• I think Charlie understands Proloquo–we’ve got it on a pretty basic setting–but I don’t think he thinks it’s “fun,” which is a problem for the boy who always likes to be doing something fun.

  14. That video of Charlie choosing songs= awesome.

  15. Here is a great place to find all different types of apps. It is on a special needs site — but the apps are all types and levels.


  16. Katy: that video is just awesome! I cannot believe he can do all that! So cool!

    • I know, Jaysey. I think anyone who has followed Charlie’s story from the beginning would be amazed at how well he’s doing–I know I am.

  17. Yeah Charlie! The iTot applications are great. They are all free flashcards that are engaging. A slight swipe will allow Charlie to do it by himself!!! You can also add your own pictures and sound!

    • He likes to swipe! So far I haven’t found any flashcard apps that I like–will have to check out the iTot app.

  18. Wow, that pointer finger work looks fantastic. Phia is just starting to use her pointer finger, but I don’t think she can isolate it in the air like that. Way to go, Charlie!

    • We really owe it all to the iPad–there’s nothing more motivating to Charlie than that electronic screen.

  19. Destiny says:

    That was awesome!! I was on the edge of my seat and I will have to try that out on Lexie when she is older.

    • You should. The iPad is such a great way for these kids to communicate–even if it’s not exactly how we imagined it would be.

  20. Good job, Charlie :)

    Some kids can’t stand books. I’d like to read with my niece, but she would rather spend the afternoon doing math!


    • I know! I think I have to accept that books aren’t his thing–even though it breaks my heart! Hubby isn’t that into books either.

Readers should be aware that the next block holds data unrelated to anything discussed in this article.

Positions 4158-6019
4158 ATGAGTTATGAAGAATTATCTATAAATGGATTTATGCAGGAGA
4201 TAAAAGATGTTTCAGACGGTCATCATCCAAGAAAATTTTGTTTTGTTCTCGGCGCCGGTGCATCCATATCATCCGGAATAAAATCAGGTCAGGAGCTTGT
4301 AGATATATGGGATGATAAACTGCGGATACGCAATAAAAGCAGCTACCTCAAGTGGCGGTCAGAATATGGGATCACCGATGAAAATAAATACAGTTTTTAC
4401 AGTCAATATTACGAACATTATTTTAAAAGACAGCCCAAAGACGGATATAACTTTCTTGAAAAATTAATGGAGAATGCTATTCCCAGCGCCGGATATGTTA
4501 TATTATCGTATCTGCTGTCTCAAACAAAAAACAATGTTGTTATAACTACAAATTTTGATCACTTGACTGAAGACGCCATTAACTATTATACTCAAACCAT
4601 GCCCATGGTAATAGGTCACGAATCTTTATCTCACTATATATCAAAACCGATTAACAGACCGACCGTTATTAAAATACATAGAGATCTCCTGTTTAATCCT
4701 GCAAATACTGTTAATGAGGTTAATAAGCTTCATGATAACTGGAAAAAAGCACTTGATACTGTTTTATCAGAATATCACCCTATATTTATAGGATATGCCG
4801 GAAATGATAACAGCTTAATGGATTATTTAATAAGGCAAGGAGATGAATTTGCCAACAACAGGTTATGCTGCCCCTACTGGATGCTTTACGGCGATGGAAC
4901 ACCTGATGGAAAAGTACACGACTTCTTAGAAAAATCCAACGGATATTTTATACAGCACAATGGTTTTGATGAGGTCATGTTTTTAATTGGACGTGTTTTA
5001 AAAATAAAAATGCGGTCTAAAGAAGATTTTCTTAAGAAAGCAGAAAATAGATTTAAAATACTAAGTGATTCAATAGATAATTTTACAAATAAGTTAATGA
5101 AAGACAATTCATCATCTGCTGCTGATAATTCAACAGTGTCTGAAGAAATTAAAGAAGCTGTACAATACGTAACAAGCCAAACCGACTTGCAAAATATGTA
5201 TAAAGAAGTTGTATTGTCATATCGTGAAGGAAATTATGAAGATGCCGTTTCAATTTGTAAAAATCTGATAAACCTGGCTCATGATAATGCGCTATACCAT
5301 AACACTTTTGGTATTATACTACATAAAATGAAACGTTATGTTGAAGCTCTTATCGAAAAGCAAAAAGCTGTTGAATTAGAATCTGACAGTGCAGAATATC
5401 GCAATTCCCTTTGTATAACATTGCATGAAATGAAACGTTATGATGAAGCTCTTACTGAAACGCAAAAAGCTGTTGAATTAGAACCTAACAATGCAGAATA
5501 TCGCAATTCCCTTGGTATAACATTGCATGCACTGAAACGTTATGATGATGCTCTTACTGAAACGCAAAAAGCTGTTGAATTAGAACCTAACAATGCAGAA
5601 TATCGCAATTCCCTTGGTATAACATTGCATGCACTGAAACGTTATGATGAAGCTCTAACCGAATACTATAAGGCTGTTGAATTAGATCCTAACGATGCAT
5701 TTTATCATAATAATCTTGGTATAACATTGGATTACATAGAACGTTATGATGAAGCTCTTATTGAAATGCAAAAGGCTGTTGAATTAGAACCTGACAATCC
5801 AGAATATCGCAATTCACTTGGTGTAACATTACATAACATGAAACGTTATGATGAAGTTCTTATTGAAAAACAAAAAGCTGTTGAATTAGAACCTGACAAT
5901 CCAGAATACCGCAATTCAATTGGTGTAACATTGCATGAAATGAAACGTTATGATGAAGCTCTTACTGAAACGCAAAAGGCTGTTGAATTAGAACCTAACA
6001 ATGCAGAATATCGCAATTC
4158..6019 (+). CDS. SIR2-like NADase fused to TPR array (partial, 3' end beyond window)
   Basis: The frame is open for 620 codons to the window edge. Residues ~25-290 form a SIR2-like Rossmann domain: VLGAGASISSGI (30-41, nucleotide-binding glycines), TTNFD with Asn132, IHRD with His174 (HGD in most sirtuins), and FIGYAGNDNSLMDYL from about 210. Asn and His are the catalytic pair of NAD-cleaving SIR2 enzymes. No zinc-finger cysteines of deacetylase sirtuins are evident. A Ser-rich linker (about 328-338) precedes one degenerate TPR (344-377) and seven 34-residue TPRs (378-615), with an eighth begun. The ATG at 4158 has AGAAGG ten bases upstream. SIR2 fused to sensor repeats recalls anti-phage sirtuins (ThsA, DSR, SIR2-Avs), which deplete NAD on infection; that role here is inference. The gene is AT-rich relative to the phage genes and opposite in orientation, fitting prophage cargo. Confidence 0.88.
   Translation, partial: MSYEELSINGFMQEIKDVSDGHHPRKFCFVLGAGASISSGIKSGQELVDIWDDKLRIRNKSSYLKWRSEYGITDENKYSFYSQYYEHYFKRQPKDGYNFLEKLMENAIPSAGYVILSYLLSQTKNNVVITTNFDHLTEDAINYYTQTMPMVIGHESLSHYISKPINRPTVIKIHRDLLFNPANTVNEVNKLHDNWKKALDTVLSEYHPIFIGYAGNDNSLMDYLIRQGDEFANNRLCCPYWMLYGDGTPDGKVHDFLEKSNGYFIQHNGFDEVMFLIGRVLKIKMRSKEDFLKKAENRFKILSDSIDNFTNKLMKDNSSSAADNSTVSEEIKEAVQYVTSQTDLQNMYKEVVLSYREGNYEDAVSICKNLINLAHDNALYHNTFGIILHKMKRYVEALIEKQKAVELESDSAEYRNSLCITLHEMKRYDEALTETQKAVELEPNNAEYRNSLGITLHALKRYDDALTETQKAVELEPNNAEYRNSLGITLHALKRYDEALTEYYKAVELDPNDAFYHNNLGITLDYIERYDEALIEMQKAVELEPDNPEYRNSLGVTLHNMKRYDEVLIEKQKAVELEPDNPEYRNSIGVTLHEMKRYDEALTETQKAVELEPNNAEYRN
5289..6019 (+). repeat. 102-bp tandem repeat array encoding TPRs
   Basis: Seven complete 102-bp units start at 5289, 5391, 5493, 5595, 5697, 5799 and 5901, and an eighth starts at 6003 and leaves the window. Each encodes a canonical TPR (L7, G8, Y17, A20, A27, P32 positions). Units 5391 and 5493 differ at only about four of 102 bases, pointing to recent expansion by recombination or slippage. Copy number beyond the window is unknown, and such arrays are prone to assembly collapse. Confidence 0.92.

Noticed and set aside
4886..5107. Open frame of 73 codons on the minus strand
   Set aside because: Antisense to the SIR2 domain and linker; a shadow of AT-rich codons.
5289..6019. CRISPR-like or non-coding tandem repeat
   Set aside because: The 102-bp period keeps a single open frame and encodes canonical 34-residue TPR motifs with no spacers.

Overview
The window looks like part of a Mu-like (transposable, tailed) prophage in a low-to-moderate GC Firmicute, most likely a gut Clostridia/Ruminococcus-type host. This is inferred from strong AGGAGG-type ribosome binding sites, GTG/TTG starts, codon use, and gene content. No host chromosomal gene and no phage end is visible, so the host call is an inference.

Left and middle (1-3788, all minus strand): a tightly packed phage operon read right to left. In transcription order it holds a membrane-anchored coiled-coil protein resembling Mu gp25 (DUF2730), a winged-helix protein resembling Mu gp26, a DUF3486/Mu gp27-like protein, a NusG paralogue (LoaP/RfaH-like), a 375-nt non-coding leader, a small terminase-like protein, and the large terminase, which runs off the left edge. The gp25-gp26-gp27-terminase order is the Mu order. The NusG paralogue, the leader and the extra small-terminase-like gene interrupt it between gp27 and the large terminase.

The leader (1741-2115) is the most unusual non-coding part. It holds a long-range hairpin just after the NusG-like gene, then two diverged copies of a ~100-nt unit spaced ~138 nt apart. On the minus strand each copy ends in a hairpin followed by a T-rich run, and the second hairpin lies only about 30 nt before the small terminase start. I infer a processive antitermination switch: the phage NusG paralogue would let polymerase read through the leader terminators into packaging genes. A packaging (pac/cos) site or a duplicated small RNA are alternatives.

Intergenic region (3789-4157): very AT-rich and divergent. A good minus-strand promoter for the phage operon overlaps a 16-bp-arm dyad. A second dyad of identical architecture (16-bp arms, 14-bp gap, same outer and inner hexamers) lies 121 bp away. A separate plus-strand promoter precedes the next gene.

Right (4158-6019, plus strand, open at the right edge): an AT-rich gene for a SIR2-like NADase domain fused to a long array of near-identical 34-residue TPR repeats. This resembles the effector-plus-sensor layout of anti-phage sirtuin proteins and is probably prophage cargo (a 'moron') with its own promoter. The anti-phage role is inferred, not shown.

21. Awesome!!! The iPad was THE thing that encouraged Max to learn to use his pointer finger. Charlie will grow into using it; it’s awesome that he has this at such a young age.

  22. Miriam McClure says:

    I wanted to “like” SavannahB’s comment!!!! <3 Wish I could post my daughter doing Rockstar I Love You pose….it's soooo cute!

  23. allyslp says:

    another great communication app is verbal victor, you can add your own pictures and record what you would like for to say. just out of curiosity, has Charlie been introduced to PECS (picture exchange communication system)? That may be more rewarding to start out with tactile pictures he exchanges for what he is requesting, and he could transition to something electronic once he understands the power of communicating.

  24. Hi there. I stumbled upon your blog. I’m an assistive technology consultant. I think you should check out flick tunes! It’s an easy to use accessible app that requires simple movements on the whole screen, and plays your iTunes library. You can assign the movements you want – ie swipe right means change song. I think Charlie would like that!